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Make paradox work for you

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Idea Journal Weekly 3

May 1 · Issue #241 · View online

We combine 3 ideas to help you think differently and be more creative.


Summary: Contradictions show up in all aspects of life: from falling in love to designing useful products. The key is to be aware of such contradictions and make them work in your favor. This issue offers a few ideas to help.
(~5 min read)

#1. Navigate the happiness paradox
In an interview on The Knowledge Project podcast, chess master and investor Adam Robinson says one of the key life lessons he’s learned is that the secret to happiness is to be fully engaged in your life.
He points out that if someone were to ask him during the interview if he was happy, he wouldn’t know. His attention is focused on the conversation itself, and not his feelings about how the conversation is going.
For Robinson, the paradox of the most important things in life – happiness, love, success – is that you can’t actively look for them.
“If you’re looking for happiness, you’re not doing what you need to do to be happy. If you’re looking for love, you’re not being lovable. If you’re looking for success, you’re not doing whatever it is you need to do to be successful.”
Happiness, like other desirable states, is a by-product – something that catches us by surprise.
In Robinson’s view, if you’re feeling a negative emotion like doubt, fear, frustration, or loneliness, it’s a sign that you need to redirect your attention.
Whenever Robinson is feeling such negative emotions, he asks himself: Where should my attention be right now?
The answer to that question, and his “great revelation of 2016,” is that there are only two places his attention should be: either on the task at hand, or on others.
#2. The customer isn't always right
Entrepreneur and investor Paul Graham writes in his essay Design and Research that effective design starts with the question, Who is this for and what do they need from it?
For example, a good architect doesn’t begin by creating a design that she then imposes on the users. Instead, she studies the intended users to figure out what they need.
As Graham points out, there’s a crucial difference between designing for what people want versus what they need.
Working as a designer doesn’t mean simply making whatever the client asks for: “This varies from field to field in the arts, but I don’t think there is any field in which the best work is done by the people who just make exactly what the customers tell them to.”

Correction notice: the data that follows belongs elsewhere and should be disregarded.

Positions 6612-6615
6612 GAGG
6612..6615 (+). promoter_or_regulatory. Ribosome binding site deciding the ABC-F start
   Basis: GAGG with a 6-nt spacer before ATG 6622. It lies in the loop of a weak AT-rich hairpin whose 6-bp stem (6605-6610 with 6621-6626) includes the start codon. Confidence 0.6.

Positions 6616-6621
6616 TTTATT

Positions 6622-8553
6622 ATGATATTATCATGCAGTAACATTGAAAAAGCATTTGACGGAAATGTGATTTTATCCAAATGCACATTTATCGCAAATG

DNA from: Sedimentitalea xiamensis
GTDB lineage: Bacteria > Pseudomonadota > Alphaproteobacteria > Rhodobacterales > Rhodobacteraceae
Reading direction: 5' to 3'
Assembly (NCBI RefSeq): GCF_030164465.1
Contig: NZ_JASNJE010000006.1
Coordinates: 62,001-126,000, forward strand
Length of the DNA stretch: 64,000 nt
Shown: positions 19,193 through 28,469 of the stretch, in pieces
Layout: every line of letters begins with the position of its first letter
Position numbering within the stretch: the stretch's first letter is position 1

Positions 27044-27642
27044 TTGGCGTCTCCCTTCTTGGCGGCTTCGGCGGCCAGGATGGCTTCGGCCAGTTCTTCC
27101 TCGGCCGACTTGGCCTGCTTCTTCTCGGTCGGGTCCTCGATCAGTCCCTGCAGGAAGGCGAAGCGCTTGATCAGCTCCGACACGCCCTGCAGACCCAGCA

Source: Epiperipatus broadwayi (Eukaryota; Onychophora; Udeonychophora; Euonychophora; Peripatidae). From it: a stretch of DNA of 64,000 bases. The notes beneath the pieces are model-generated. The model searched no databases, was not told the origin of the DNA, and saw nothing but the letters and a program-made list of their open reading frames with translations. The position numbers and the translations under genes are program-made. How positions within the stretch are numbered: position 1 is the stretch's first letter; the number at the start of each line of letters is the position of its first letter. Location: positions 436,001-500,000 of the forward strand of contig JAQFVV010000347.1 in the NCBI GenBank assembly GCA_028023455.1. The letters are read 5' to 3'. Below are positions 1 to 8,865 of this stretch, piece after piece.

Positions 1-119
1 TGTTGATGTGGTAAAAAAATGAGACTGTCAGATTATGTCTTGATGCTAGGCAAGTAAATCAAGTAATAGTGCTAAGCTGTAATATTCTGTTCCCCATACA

But isn’t the customer always right?
Not necessarily.
The customer is always right in the sense that the measure of good design is how well it works for the user. For example, if you write a novel that everyone finds boring, or make a chair that’s uncomfortable to sit in, then you’ve failed.
But in order to make something that works well for the user, you can’t just make what the user tells you to because users don’t know what all the choices are, and they’re often mistaken about what they really want.
So what should you do?
For Graham, the answer to this paradox is that you have to design for the user, but you have to design for what the user needs, and not just what he says he wants.
How a doctor works is a helpful analogy. As a doctor, you can’t just treat a patient’s symptoms. When a patient tells you his symptoms, it’s your job to figure out what’s actually wrong with him, and then treat that.
#3. Compare down as well as up
Writing on his blog, entrepreneur Derek Sivers suggests that in a competition, the person who comes in third place should be happier than the one who comes in second place.
Picture the end of a race in the Olympics, where the three winners are standing on the podium: the gold, the silver, and the bronze.
Now imagine what it feels like to be the silver medalist: if you were a second faster, you could have won the gold. Filled with envy, you would keep comparing yourself to the gold winner.
But as the bronze medalist, you would have a completely different perspective: if you were a second slower, you wouldn’t have won anything. You would be thrilled that you were an Olympic medalist, and got to stand on the podium at all.
The lesson is that if you find yourself burning with envy or resentment, it’s better to think like a bronze medalist than silver: “Instead of comparing up to the next-higher situation, compare down to the next-lower.”
Sivers borrows the medalist metaphor from psychologist Barry Schwartz’s book The Paradox of Choice, and suggests that it can be applied to a range of everyday situations.
Take any marketplace where things vary according to price – for example, real estate, the stock market, or even salaries.
If you find yourself comparing the deal you received to the best possible deal, and being upset at the difference, try instead to compare your deal to the worst possible one, and feel grateful for that difference.
Sivers acknowledges that the bronze-medalist perspective may not apply to every competitive scenario.
When you’re ambitious and trying to be the best at some specific skill, it’s useful to be dissatisfied, like the silver medalist comparing up to the gold. You can use that feeling as motivation to practice and improve.
But, as Sivers puts it, “most of the time, you need to be more grateful for what you’ve got, for how much worse it could have been, and how nice it is to have anything at all.”
Quote of the week
“How wonderful that we have met with a paradox. Now we have some hope of making progress.”
- Attributed to physicist Niels Bohr in the biography Niels Bohr, by author Ruth Moore
Idea Journal
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